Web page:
ELLSWORTH, Maine — Lobster fishermen from Downeast Maine on Wednesday gathered at The Grand in Ellsworth Monday evening to hear details of the measures proposed by the state to help mitigate danger to right whales.

Patrick Keliher, the commissioner of the Maine Department of Marine Resources, explained the plan the DMR will submit to the federal government, hoping the proposal is strong enough to meet guidelines.

Unlike a previous plan, the DMR does not propose any trap reductions or closures, Keliher said. For those who fish up to three miles from shore, changes will be limited to marking their lines and other gear with purple to identify them as from Maine, and adding a weak spot to lines that would allow them to snap should a whale become entangled. 

But under the proposal, lobstermen who fish further offshore would also be required to limit the number of vertical lines and fish more traps per line.

George Bernier, who fishes out of Gouldsboro, said the proposed changes -- while more palatable than the previous plan -- still increase the danger and the cost for fishermen.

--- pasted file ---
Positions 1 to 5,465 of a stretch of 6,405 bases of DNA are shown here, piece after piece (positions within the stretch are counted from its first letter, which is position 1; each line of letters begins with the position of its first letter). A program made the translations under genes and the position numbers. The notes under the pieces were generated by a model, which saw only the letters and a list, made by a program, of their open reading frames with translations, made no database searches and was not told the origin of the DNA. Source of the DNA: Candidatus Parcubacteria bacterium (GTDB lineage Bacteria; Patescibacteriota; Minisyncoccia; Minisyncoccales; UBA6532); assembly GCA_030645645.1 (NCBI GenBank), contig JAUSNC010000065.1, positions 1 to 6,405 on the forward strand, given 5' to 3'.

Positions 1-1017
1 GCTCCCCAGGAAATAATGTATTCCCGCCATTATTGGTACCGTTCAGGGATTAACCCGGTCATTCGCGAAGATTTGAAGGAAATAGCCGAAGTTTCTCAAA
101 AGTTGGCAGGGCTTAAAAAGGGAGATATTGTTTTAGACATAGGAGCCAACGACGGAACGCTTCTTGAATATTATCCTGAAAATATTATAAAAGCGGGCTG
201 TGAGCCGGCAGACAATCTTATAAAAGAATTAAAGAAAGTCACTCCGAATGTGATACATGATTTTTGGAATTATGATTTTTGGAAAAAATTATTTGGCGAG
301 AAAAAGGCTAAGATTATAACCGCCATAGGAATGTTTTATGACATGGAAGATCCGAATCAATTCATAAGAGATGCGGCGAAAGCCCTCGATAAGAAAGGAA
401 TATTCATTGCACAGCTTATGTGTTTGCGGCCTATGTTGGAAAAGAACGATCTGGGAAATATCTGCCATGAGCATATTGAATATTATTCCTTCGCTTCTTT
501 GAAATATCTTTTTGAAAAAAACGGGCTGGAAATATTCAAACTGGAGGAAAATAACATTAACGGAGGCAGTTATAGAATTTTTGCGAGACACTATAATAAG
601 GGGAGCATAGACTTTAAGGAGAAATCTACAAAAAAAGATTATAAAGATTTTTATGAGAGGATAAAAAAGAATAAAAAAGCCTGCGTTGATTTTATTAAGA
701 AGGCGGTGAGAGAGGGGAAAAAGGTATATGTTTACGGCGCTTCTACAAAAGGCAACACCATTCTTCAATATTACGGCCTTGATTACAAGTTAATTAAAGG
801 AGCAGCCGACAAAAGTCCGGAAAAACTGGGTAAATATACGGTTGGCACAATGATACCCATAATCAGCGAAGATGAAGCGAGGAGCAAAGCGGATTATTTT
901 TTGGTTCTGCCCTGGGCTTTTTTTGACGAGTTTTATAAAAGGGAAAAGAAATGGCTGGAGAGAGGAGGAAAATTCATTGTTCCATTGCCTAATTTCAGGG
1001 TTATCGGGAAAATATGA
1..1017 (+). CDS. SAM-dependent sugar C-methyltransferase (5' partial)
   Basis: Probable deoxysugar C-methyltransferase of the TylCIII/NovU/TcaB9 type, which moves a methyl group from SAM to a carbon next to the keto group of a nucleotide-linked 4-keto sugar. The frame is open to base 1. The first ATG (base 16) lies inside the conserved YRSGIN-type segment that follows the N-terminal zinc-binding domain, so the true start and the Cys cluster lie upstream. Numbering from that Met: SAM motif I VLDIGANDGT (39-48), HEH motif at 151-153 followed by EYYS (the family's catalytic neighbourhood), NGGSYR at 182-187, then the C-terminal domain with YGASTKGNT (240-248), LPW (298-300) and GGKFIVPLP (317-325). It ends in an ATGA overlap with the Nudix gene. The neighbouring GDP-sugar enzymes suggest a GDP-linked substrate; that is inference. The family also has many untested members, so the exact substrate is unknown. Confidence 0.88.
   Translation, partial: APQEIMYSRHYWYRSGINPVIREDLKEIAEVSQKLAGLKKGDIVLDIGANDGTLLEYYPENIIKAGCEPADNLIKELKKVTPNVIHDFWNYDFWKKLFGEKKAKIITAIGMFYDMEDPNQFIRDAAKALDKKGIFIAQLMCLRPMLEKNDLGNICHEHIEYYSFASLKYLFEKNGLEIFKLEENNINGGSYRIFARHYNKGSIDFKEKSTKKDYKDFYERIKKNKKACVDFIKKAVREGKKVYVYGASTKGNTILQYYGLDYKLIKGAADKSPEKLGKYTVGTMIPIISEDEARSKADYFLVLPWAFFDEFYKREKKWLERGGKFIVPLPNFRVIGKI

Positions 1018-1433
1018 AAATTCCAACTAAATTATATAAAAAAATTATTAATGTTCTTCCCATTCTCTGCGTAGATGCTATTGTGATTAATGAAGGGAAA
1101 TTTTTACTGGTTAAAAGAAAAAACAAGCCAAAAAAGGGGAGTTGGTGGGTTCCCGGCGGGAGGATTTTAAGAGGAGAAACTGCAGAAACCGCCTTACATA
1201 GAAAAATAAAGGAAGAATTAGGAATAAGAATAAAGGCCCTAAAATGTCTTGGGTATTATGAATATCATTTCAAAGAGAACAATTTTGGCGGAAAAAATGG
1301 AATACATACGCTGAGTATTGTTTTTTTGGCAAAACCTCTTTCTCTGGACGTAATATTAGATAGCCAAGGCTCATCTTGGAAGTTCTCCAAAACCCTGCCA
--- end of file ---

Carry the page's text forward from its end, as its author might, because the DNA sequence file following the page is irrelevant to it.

Bernier said that even with a stern man on board, someone could still get dragged overboard -- and the risk increases when a single line is linked to as many as six traps.

"With pairs [two traps], you can generally turn on it and -- God forbid I've never had it happen -- but if that were to happen, you could turn and get him back in. You get into something fives or bigger, it's extremely dangerous. There's a lot of weight there. You can't just turn and haul that back in."

Bernier said plenty of fishermen have thought of selling out but said they are just in too deep. Many would face bankruptcy if they did so, he said.

Keliher told those gathered on Monday that a final rule is expected in summer 2020 with implementation likely in 2021.

He urged fishermen to submit written comments, noting that they would be particularly important if lawsuits are filed as a result of the federal requirements. Already a number of environmental groups, including the Conservation Law Foundation, have sued.

"There's no guarantee this will be accepted by the [federal] agency, but we believe this ... makes a very strong case," Keliher said.

Additional hearings will be held on Tuesday in Waldoboro and Wednesday in South Portland.